Flummoxed by flour? Baffled by binding gums? Baking gluten free doesn't have to be a headache. Chef Lena Kwak, creator of Cup4Cup gluten-free flour, available in the American Made Market, offers her advice.
Photograph by Peden + Munk
I bake a lot. If I'm using almond and coconut flour as opposed to traditional all-purpose flour, can I keep the same measurements from my recipes or do I need to adjust? Got any good recipes? –– Katie Shubin, Facebook
I love baking with those flours as well, since they both bring great flavor to baked foods. You will likely need to adjust the ratios and add more liquid ingredients because both almond and coconut flour absorb more moisture than regular all-purpose flour.
As far as recipes, visit the Cup4Cup website –– there are many cookie recipes that we use almond flour in.
Is there a way to create that stretchy, gluteny quality of baked goods without gluten? –– Amanda Simons, Facebook
Naturally, I would say wizardry! However, if there's no magic left in your pantry, there are a few other ingredients that can help mimic the sticky, stretchy texture of gluten:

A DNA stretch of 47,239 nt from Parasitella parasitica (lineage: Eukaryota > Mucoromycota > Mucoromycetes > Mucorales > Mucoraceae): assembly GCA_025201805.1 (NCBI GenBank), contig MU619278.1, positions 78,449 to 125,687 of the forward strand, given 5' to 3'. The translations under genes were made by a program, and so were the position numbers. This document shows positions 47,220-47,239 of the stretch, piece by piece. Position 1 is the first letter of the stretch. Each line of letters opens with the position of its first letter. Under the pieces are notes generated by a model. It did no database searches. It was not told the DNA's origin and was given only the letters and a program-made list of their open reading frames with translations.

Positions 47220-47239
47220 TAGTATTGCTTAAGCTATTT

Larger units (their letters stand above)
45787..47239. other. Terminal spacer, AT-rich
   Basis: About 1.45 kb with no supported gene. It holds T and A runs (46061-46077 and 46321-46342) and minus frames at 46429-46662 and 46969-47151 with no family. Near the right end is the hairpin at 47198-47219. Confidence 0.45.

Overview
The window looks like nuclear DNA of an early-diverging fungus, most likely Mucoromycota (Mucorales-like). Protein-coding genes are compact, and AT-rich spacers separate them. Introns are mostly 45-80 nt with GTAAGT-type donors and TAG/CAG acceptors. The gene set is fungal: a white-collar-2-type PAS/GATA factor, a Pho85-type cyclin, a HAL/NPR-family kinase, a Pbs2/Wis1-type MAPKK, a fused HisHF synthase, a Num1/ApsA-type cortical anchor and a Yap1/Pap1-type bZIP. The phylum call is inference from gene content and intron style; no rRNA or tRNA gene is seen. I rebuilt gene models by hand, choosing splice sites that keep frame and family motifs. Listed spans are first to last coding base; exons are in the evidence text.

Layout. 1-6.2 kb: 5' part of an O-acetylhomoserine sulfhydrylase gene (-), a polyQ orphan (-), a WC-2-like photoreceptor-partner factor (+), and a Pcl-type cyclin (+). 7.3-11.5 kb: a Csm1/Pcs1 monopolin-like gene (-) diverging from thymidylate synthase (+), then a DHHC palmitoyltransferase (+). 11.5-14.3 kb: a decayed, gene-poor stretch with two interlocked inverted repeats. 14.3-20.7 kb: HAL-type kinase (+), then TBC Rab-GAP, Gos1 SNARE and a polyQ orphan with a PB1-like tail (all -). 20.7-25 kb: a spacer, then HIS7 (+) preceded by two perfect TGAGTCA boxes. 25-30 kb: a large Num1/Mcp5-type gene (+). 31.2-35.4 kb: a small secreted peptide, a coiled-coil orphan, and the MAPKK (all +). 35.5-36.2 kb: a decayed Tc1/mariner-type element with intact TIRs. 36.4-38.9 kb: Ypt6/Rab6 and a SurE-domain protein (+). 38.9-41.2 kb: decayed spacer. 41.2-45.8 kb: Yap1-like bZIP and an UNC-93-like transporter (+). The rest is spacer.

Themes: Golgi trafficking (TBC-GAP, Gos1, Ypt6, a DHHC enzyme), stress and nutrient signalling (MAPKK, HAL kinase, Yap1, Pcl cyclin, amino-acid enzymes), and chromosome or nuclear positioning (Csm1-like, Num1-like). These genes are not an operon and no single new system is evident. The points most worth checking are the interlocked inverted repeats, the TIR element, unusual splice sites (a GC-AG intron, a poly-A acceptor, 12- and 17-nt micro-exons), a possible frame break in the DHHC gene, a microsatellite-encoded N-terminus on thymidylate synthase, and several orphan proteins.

• Potato starch
• Xanthan gum
• Guar gum
Do I have to use xanthan gum every time I bake? What's the hard and fast rule about baking and when to use the binding gums? –– Brianne Sperber, Facebook
For gluten-free baking, it is necessary to use some type of binding gum that can mimic gluten. We've taken the guesswork out of adding adding these ingredients by making Cup4Cup a gluten-free flour blend that already contains the right amount of everything.
Shop Cup4Cup gluten-free four, gluten-free chocolate brownie mix, gluten-free pizza crust mix, and gluten-free pancake and waffle mix in the American Made Market.